- The Washington Times
Wednesday, November 22, 2017

Gary Oldman, who portrays Winston Churchill in the new film “Darkest Hour,” said that a statue of the late British leader is often encased “in a box” during protests in London’s Parliament Square, not far from where the prime minister conferred in his underground bunkers with England’s war cabinet during the Second World War.

Despite seeing the United Kingdom through the war, Churchill’s legacy remains complicated due to his initial opposition to women’s suffrage and his backing of the notorious failure at Gallipoli during the First World War. His statue near Parliament has often been defaced with graffiti.


But might his statue, like those of Confederate generals in the U.S., be faced with removal?

“Where does it end?” Mr. Oldman told The Washington Times during a District stop to promote “Darkest Hour,” which opens Dec. 8, of the revisiting of historical figures.

The Oscar-nominated actor, 59, also referred to the Peace Cross memorial in Bladensburg, Maryland, erected in 1925 in tribute to Prince George’s County Maryland’s World War I dead.

“There is a petition to take down this cross. So if you take that down, then do you go to Arlington” to remove military burial crosses, Mr. Oldman asked.

But regardless of how some in the U.K. feel about Churchill’s stance on women voting, his saving the island from the terrors of Hitler’s forces cannot be denied. In “Darkest Hour,” Mr. Oldman portrays the statesman right as he becomes the prime minister in 1940, just as the Nazi machine is preparing to bomb London.

“That is the same willpower that stood up to those trying to sue for peace in May 1940,” said filmmaker Joe Wright (“Atonement,” “Pan”), who directed “Darkest Hour.”

Mr. Wright said that it was perhaps Churchill’s own flaws and earlier mistakes, Gallipoli among them, that enabled him to see the Nazi threat for what it was — and to realize that appeasing Hitler was a mistake.

“He was in Parliament for 50 years. And to my mind, he made some mistakes,” Mr. Wright said. “His opposition to women’s suffrage being one of them, his opposition to Indian independence being another.

“But I certainly have made terrible mistakes in my life, and I wouldn’t want to be the first one to throw stones.”

“I’m sure at times he was absolutely insufferable to be around [and] at [other] times [was] the life and soul of the party,” Mr. Oldman said. “He didn’t waddle in the sort of mystery and self-pity of it. He tried to pick himself up and learn” from his errors.

Kristen Scott Thomas co-stars in “Darkest Hour” as Churchill’s wife, Clementine. Mr. Oldman contends that it was her steadfast support of the prime minister that enabled him to see his country through the Blitz and the subsequent plans to strike back at the Nazis.

“Would there be one without the other?” Mr. Oldman says of the Churchills’ 56-year marriage. “You do get the sense that it was really a very passionate [marriage]. And for my money, I think that Kristin is the best Clemmie, certainly for my money.”

But is Mr. Oldman the best Churchill for his own money? The past two years has seen not less than three world-class actors assay the role of the British statesman, including John Lithgow as a post-war Churchill in the Netflix series “The Crown” and Brian Cox as the haunted prime minister on the eve of D-Day in “Churchill.”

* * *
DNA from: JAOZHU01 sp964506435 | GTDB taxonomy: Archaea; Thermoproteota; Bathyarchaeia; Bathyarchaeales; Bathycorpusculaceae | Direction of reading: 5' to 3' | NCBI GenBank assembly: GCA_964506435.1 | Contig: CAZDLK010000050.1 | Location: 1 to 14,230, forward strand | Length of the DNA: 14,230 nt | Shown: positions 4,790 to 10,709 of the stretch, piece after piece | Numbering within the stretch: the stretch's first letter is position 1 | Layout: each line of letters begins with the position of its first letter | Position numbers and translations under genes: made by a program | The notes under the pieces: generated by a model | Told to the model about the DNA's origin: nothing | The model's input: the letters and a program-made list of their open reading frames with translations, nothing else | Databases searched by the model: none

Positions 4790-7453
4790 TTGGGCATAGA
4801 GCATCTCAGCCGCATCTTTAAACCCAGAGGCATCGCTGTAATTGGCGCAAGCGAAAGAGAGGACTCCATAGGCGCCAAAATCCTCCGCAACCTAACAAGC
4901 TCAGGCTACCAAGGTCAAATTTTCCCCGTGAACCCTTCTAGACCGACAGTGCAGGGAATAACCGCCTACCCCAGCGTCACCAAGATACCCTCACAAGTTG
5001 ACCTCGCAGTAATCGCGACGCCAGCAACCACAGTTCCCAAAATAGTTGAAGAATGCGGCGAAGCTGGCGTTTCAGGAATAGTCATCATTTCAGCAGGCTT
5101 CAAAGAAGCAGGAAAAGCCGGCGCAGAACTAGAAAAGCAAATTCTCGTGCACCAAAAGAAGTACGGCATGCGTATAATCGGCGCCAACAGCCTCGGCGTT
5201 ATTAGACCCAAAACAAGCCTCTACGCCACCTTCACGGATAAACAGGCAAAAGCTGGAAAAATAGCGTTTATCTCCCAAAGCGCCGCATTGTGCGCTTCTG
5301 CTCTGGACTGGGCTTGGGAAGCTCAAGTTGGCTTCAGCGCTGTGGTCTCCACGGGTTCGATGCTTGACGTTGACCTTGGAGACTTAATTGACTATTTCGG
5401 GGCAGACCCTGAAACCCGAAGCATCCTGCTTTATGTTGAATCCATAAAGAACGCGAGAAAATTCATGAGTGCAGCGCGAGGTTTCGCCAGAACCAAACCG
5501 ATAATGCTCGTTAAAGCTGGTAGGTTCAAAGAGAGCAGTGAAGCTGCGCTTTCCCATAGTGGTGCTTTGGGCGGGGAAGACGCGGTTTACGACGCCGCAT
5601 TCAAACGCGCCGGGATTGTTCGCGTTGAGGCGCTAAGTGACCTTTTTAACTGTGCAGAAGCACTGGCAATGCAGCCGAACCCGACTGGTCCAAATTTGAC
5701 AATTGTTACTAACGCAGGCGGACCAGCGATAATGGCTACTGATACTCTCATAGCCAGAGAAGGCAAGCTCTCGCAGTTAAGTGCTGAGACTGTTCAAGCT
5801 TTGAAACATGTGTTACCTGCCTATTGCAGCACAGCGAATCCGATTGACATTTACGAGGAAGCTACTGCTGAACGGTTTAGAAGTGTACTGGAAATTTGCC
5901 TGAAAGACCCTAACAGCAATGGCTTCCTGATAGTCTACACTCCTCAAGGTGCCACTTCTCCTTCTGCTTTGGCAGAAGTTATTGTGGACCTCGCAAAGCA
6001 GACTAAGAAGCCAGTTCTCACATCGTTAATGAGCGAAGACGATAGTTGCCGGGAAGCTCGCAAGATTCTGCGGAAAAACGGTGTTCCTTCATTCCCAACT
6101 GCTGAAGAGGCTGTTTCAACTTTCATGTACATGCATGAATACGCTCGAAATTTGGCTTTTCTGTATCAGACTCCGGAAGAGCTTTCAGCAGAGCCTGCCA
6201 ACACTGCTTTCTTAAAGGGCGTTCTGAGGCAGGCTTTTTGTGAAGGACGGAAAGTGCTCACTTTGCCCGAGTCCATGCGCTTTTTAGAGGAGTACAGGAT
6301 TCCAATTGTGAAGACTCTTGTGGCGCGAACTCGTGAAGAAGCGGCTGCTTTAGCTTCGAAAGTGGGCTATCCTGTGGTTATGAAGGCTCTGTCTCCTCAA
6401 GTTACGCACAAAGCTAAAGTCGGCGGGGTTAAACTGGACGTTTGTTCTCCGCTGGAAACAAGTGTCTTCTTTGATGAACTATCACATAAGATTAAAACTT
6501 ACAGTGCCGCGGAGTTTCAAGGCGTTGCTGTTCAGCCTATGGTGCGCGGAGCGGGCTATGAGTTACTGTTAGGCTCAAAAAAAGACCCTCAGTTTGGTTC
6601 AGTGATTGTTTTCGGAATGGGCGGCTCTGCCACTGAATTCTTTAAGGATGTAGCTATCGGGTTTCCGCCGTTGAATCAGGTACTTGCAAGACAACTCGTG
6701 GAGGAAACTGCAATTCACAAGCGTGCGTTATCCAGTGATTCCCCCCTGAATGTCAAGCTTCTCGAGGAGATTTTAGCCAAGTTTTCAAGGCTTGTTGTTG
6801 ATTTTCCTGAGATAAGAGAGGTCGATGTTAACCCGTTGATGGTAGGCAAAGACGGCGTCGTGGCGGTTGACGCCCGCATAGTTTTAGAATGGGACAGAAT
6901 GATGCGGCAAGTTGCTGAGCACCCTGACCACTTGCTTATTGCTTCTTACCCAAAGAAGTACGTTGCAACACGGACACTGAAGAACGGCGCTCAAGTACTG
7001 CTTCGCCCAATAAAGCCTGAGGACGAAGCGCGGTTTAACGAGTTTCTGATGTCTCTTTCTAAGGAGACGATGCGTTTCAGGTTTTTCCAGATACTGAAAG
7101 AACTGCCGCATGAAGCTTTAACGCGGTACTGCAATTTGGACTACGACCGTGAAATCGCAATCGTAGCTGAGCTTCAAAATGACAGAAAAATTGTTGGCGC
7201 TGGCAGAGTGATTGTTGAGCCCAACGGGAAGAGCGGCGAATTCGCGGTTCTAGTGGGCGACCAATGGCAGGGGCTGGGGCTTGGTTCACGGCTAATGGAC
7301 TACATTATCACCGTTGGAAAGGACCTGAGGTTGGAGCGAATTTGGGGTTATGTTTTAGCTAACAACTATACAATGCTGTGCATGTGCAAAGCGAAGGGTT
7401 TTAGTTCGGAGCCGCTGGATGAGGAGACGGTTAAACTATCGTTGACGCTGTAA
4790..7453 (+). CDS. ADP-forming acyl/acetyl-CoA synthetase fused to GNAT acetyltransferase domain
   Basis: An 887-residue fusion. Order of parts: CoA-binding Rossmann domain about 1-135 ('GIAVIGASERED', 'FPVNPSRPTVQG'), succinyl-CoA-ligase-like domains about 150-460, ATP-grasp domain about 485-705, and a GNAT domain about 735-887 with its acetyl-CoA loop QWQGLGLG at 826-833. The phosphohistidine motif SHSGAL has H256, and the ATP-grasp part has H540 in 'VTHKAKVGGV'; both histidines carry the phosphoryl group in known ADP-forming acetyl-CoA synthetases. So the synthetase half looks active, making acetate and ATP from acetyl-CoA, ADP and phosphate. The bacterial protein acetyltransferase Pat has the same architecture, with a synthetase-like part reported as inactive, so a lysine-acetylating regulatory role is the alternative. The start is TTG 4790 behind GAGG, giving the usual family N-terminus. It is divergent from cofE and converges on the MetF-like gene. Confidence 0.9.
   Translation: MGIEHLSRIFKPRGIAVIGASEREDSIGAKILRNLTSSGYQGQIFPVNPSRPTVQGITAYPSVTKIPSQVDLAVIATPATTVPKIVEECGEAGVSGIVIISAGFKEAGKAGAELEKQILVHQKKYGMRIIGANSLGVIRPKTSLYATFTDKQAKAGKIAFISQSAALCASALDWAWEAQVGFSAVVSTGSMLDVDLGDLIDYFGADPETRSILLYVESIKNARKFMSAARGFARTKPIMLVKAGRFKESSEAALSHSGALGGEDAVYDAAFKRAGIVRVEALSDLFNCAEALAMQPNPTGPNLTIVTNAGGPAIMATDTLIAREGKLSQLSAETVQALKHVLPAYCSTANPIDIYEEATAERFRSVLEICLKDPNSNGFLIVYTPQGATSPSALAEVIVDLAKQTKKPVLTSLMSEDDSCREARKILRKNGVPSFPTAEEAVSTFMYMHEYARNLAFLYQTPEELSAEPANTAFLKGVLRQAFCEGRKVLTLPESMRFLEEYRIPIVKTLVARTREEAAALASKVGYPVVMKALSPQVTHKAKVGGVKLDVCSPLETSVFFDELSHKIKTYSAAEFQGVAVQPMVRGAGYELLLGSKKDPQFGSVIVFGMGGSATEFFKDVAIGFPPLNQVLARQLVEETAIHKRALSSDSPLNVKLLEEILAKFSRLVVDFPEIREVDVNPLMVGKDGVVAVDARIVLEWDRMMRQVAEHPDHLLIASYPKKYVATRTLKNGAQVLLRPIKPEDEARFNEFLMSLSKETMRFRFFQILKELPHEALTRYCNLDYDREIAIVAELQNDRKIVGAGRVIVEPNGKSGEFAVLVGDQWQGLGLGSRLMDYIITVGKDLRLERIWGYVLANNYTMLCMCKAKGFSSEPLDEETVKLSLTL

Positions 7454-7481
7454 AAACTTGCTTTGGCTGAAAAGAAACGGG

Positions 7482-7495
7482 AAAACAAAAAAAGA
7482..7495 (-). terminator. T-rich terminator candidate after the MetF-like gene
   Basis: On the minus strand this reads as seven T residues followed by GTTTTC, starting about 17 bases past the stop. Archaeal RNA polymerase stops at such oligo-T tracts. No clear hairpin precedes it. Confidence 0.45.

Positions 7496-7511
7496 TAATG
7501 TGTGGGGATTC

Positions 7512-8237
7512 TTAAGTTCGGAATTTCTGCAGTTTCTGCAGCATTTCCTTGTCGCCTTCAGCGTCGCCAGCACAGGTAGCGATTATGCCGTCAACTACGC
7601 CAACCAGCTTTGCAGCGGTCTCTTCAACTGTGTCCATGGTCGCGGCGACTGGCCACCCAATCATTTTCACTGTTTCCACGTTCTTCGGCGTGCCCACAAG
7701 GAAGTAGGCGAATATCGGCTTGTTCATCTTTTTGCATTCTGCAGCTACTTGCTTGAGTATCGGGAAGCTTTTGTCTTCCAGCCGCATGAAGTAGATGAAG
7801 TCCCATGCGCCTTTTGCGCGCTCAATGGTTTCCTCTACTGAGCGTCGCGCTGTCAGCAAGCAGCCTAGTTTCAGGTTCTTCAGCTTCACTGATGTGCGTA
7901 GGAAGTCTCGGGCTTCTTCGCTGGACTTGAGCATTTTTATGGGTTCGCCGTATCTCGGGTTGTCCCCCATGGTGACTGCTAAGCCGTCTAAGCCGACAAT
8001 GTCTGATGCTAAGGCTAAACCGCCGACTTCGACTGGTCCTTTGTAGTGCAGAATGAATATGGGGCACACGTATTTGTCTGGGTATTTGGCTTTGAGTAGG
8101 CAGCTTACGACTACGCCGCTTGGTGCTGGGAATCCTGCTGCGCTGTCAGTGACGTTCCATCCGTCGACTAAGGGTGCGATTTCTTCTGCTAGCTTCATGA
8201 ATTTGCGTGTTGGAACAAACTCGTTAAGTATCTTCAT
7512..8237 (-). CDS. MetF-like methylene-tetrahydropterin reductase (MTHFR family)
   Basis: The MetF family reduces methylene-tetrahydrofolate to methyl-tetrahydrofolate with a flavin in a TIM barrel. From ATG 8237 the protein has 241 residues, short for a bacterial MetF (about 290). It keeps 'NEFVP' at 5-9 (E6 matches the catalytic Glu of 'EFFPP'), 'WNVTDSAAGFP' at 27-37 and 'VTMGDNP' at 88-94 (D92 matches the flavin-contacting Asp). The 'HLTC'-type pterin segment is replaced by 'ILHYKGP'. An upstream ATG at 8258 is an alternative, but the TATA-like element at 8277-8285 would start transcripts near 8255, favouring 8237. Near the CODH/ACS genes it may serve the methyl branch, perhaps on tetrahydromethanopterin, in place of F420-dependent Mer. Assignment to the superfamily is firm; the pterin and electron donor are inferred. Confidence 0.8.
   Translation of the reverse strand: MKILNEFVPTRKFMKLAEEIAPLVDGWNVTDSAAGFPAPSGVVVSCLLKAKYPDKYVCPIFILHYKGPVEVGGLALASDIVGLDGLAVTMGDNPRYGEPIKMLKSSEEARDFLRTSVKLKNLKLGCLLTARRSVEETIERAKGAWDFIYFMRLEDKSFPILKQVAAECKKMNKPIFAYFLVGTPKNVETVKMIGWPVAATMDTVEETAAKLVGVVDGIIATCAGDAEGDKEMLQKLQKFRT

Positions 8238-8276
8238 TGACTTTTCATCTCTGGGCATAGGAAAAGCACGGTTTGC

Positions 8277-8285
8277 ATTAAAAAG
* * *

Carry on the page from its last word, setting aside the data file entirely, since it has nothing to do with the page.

“We really should start a club,” Mr. Oldman said, adding that he has acted in plays with Mr. Cox.

He jests that he is even territorial about his “Darkest Hour” co-stars having acted with “other” Churchills.

“Halifax, played by Stephen Dillane, and I discovered after we had made the movie that he was in fact in ‘The Crown’ in scenes with John Lithgow,” Mr. Oldman said. “I wrote [him] and said, ‘You never told me that you’d worked with another Churchill.’ And he wrote back and said, ‘I only work with Churchills.’”

The reason so many actors are drawn to Churchill, Mr. Oldman believes, is that the wartime leader is not only a revered historical figure but also an “icon.”

“He’s arguably the greatest Briton who ever lived,” Mr. Oldman said, “and you’re stepping into the shoes of Albert Finney and all those other [previous actors]. To me it was like a Falstaff or a King Lear. It was that challenging.”

“I believe with Churchill, our greatest flaws are also our greatest attributes,” Mr. Wright said. “I find that to be quite an interesting paradox.”

Mr. Wright also avoided watching other actors’ take on Churchill — including Mr. Finney in “The Gathering Storm” and Brendan Gleeson in “Into the Storm” — when prepping “Darkest Hour” so that he and Mr. Oldman could give the new film the freshest possible take on its subject.

“I try to enter each situation with as open a mind and heart as possible,” he said, “which is to meet them and find out about what they love and where they come from. Churchill I found to be a character full of longing and melancholy and fear. And I think, because of those factors, also someone of enormous wit and energy and vitality that drove him to an extraordinary life.”

 


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